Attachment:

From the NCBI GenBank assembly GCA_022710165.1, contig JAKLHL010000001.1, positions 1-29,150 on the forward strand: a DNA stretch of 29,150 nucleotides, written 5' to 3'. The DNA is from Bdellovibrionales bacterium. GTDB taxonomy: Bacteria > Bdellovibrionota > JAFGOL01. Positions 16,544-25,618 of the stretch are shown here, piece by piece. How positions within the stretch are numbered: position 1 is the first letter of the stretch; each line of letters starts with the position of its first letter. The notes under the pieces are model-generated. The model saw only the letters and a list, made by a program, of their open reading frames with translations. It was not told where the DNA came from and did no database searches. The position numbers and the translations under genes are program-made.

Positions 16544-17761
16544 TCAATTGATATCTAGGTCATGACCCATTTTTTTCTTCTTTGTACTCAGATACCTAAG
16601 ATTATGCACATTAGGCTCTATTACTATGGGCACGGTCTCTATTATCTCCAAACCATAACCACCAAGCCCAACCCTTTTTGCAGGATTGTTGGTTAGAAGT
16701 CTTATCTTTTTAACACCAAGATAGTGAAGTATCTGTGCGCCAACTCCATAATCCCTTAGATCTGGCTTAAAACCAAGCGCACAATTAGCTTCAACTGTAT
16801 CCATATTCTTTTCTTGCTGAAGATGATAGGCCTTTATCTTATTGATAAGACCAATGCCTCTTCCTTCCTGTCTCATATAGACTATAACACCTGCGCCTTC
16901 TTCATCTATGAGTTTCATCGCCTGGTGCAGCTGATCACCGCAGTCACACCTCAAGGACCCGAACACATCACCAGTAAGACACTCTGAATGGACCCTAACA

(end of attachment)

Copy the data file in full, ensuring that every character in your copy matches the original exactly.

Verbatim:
From the NCBI GenBank assembly GCA_022710165.1, contig JAKLHL010000001.1, positions 1-29,150 on the forward strand: a DNA stretch of 29,150 nucleotides, written 5' to 3'. The DNA is from Bdellovibrionales bacterium. GTDB taxonomy: Bacteria > Bdellovibrionota > JAFGOL01. Positions 16,544-25,618 of the stretch are shown here, piece by piece. How positions within the stretch are numbered: position 1 is the first letter of the stretch; each line of letters starts with the position of its first letter. The notes under the pieces are model-generated. The model saw only the letters and a list, made by a program, of their open reading frames with translations. It was not told where the DNA came from and did no database searches. The position numbers and the translations under genes are program-made.

Positions 16544-17761
16544 TCAATTGATATCTAGGTCATGACCCATTTTTTTCTTCTTTGTACTCAGATACCTAAG
16601 ATTATGCACATTAGGCTCTATTACTATGGGCACGGTCTCTATTATCTCCAAACCATAACCACCAAGCCCAACCCTTTTTGCAGGATTGTTGGTTAGAAGT
16701 CTTATCTTTTTAACACCAAGATAGTGAAGTATCTGTGCGCCAACTCCATAATCCCTTAGATCTGGCTTAAAACCAAGCGCACAATTAGCTTCAACTGTAT
16801 CCATATTCTTTTCTTGCTGAAGATGATAGGCCTTTATCTTATTGATAAGACCAATGCCTCTTCCTTCCTGTCTCATATAGACTATAACACCTGCGCCTTC
16901 TTCATCTATGAGTTTCATCGCCTGGTGCAGCTGATCACCGCAGTCACACCTCAAGGACCCGAACACATCACCAGTAAGACACTCTGAATGGACCCTAACA